Who can deny the powerful influence of a father? Years ago, a creative anti-smoking public service announcement aired on television. The spot had no words. It didn’t need any. The viewer watched as a small child followed his father. The young boy imitated everything that he saw his father do. In the final scene, the father skips a stone on the lake and his son throws a stone, too. The father sits down on a grassy spot under a tree and his son does, too. The father reaches for a cigarette and the commercial ends. No words — none needed.
The late Harry Chapin recorded a song written by his wife. It was her way of telling her husband he needed to slow down and make time for his family. “Cats in the Cradle” instructs us even an example of absence and neglect may be picked up by admiring eyes. It should not have surprised the father in “Cats” his son turned out to be just like him. The boy had been saying all along, “I’m gonna be like him.”
Thank God for good fathers who understand their important role. Dr. Martin Luther King had such a father. Daddy King, as he was sometimes called by family and friends, took his young son to a shoe store. The sales clerk told them to go to the back door of the store, because they didn’t serve blacks in the showroom up front. Instead, Daddy King took his young son out of the store and left, refusing to give that business his business. Years later Dr. Martin Luther King, Jr. recalled the incident, “That experience revealed to me at a very early age that my father had not adjusted to the system, and he played a great part in shaping my conscience.”
Even the little things fathers do can make a big impact in the lives of their children. The late great literary genius, Erma Bombeck, shared a story with her readers about how the death of her father impacted her.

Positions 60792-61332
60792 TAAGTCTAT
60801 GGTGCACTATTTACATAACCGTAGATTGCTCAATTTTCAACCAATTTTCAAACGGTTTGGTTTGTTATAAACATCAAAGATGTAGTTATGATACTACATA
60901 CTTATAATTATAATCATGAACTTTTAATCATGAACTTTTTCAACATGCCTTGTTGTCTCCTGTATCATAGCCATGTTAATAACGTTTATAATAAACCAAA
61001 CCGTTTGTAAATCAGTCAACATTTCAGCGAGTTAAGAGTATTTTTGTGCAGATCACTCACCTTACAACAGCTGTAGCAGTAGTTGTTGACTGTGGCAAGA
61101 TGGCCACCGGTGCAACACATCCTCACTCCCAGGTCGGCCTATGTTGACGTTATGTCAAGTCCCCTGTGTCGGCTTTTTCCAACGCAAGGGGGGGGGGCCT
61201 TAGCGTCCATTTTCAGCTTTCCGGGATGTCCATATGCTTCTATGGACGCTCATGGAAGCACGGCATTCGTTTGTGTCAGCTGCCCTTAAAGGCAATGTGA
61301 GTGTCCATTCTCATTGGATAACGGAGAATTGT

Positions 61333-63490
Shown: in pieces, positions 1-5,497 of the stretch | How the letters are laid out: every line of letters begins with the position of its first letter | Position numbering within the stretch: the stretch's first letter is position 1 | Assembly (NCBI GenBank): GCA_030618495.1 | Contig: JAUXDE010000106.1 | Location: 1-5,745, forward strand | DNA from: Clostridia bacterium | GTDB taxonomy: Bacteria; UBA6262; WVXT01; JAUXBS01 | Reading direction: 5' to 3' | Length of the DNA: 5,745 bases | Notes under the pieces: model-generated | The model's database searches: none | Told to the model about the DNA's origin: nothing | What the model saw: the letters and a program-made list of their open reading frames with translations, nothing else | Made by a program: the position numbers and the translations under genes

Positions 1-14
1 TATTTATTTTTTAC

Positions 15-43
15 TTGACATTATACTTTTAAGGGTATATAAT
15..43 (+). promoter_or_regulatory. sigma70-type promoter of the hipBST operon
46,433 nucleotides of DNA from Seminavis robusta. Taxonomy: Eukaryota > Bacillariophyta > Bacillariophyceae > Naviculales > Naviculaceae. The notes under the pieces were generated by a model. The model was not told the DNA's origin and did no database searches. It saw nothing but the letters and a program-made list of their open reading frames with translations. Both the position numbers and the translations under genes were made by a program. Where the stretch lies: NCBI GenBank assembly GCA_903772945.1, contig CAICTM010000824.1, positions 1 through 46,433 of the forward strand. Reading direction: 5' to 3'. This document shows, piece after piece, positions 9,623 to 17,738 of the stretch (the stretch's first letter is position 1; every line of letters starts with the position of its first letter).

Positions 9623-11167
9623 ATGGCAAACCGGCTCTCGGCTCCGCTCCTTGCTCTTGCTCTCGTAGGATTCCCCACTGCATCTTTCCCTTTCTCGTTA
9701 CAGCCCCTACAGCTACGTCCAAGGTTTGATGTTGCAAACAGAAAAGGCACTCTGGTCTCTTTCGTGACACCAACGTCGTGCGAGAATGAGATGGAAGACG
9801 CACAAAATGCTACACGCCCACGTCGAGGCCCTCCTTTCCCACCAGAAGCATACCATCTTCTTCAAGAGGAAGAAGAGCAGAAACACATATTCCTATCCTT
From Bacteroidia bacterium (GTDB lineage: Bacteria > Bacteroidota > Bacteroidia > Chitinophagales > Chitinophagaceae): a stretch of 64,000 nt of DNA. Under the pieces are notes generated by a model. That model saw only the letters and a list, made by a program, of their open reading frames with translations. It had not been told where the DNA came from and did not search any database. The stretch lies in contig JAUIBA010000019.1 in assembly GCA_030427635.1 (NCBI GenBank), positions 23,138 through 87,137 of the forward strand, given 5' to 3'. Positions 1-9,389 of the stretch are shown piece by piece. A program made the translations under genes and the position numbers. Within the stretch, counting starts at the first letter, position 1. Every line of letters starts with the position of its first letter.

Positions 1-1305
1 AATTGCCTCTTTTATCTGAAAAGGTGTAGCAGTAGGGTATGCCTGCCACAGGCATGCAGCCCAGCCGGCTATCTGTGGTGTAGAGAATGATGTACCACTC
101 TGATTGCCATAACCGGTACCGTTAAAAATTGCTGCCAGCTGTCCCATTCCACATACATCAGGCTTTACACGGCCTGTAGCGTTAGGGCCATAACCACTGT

Erma said when she was small she would play with dolls. The mother doll always had a lot to do. She didn’t quite know what to do with the daddy doll. Daddies it seemed were like the light in the refrigerator — nobody really knew what they did after the door was shut. So, Erma would have her daddy doll say, “I’m going to work now” and she would throw him under the bed.
One day Erma’s father became ill and went to the hospital. He died the next day. For days people stopped by her home. She recalled she had never seen so many guests and so much food. She excused herself and went up to her room. She reached under the bed for her daddy doll. She held that doll and cried. Since he never seemed to do anything, how could his leaving hurt so much?
Erma came to appreciate the important role of her father in her own life and expressed her love and admiration in her moving articles.
I thank God for my father, who’s still living and still setting a good example. His has been an example of strength and love. He has demonstrated a devotion to hard work and to his family. He continues to be a great husband to my mother after 65 years of marriage. He has always been a great dad. As he approaches his 85th birthday, he still puts God first in his life. In many respects, I still want to be like him and like my Heavenly Father who has shaped my Dad’s life.
Fathers, remember your children watch and imitate you. They would be like you. Knowing this, “Be imitators of God, as beloved children; and walk in love, just as Christ also loved you.”
And have a Happy Father’s Day!
Ken Haskins is pastor of First Christian Church in Carson City.